A few months ago, my cousin approached me about building a dining room table for her and her family. They had recently moved into a newly rehabbed house, just outside D.C. A spec builder took the top off a small sixties rancher on the edge of a steep site and expanded up. The main level has clean-lined built-ins, with great views of a wooded park and an open floor plan. They wanted a sleek form rendered in reclaimed material, similar to the Douglas Fir conference tables I made for Hattery a few years back. In order to match their other furniture, they also wanted to reference the mid-century aesthetic of Eames and Bertoia. 

I rarely take on jobs like this -- I don't have my own shop, and no longer work in a shop for my day job. However, this was a great opportunity to make an heirloom piece, for family,  at a scale at which I rarely get to work. I knew I could figure some guerilla solutions to my lack of facilities.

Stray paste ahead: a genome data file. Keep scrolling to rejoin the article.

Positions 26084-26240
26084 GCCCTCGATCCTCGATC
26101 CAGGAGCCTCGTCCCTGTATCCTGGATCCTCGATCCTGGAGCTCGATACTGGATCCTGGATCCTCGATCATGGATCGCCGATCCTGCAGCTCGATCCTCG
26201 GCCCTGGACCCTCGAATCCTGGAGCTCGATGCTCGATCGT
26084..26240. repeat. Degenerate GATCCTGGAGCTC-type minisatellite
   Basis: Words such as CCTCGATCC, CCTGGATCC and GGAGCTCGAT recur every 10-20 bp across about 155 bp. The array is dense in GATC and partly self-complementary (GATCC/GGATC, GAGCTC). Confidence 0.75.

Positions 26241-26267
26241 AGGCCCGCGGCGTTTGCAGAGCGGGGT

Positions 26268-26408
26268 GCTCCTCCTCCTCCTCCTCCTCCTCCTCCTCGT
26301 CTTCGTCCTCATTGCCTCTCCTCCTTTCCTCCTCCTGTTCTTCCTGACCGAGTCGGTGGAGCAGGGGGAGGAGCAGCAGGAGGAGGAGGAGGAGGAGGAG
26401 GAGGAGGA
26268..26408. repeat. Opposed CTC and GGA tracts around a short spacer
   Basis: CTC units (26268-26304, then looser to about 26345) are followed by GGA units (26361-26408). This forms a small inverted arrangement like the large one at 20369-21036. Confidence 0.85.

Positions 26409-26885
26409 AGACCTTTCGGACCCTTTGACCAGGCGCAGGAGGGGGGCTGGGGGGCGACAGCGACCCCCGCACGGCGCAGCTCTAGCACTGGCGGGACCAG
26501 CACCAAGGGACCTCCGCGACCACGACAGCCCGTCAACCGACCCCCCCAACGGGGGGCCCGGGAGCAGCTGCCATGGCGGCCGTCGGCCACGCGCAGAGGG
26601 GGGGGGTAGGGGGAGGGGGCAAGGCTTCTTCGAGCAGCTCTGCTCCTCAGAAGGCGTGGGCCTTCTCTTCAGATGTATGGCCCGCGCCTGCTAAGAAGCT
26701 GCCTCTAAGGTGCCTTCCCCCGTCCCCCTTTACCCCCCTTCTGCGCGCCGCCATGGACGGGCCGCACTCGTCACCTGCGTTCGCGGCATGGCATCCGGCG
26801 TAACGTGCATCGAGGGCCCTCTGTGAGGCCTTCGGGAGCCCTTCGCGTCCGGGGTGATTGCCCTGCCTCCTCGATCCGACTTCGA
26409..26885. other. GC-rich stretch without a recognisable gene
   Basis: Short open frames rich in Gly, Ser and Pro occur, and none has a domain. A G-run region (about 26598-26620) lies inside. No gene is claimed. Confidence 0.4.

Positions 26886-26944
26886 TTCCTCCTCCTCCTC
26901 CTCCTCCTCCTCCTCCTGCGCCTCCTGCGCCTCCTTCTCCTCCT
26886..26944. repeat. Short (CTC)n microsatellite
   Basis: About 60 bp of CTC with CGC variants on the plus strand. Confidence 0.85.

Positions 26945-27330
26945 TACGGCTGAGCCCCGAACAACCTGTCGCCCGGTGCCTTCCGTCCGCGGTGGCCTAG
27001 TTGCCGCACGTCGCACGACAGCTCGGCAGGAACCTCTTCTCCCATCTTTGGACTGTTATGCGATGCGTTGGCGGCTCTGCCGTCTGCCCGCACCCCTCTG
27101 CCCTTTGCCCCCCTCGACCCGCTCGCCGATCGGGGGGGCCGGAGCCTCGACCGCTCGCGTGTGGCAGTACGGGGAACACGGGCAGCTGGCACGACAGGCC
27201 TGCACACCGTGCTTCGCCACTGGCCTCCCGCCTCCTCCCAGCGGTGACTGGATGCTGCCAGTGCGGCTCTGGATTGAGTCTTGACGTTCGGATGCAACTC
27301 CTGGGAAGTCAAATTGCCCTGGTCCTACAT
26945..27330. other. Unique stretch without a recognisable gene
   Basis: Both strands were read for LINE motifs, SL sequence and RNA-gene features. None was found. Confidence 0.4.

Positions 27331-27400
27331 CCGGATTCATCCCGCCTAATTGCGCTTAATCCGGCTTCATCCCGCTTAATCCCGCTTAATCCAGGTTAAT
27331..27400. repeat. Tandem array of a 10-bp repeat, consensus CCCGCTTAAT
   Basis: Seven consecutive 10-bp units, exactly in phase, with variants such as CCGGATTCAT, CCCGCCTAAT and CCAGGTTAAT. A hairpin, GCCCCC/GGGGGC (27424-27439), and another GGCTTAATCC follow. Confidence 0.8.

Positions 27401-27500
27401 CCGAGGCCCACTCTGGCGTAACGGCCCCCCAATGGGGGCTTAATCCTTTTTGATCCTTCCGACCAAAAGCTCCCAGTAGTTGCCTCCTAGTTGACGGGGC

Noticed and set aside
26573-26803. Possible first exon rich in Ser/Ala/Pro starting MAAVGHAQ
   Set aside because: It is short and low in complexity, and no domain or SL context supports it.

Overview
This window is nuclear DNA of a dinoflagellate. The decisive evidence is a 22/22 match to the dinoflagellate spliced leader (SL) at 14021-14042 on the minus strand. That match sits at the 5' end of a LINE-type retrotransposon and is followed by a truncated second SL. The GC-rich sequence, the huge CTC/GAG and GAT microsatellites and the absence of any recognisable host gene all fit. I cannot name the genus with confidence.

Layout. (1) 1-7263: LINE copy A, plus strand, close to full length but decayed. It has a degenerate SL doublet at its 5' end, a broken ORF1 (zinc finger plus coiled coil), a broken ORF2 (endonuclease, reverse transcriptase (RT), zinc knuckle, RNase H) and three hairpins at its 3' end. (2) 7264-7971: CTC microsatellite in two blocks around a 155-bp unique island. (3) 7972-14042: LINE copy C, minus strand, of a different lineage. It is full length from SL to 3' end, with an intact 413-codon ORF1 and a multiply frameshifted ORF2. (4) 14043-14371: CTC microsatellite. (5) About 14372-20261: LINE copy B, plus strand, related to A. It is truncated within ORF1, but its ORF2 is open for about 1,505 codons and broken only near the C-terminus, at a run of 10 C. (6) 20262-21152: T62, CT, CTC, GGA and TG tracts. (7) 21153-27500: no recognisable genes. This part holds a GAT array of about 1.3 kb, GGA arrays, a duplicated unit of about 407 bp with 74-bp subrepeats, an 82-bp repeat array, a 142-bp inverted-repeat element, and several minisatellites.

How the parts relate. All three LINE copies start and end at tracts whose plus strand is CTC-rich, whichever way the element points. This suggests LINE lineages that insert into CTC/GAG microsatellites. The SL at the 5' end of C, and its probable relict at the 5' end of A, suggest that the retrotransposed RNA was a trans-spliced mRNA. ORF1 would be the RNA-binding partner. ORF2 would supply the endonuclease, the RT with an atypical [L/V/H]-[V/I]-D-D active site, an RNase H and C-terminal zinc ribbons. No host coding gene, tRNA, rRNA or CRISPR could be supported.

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R Credenza

For a little over a year now, I've been chasing around some concepts about flat-pack design: its history, its widespread adoption, and design research into modern methods. Parallel to these explorations, I've been using a CNC router and digital file hosting to test out new methods of manufacturing. My first product, the Zip TIe Lounge Chair, went live on OpenDesk last May. Made from a half-sheet of plywood and 44 zip ties, it uses common industrial materials and a universal design language that can be digitally distributed and modified. It was my first open-source object. I was optimistic about its possibilities, imagining a future where Amazon would CNC furniture right in its distribution warehouses for same-day delivery. 

I was lucky enough to have it crop up on a few design blogs and featured in Make magazine. Released for free under a Creative Commons license, it has accumulated 2,000 downloads over 10 months. Via social media, I found that at least two people have built one, in Barcelona and Ohio (both using makerspaces). The miserable download-to-build ratio (.09%) illustrates the trouble with truly open-source, digitally fabricated furniture: it's still a lot of work, using machines that are not widely accessible. The chair looked too severe, shaped by the machining method and material constraints. More than a few commenters took issue with the durability and aesthetic of the zip-tie fastening. Six weeks in a gallery show proved their point, as UV light and lots of sitters broke the ties across the front of the seat.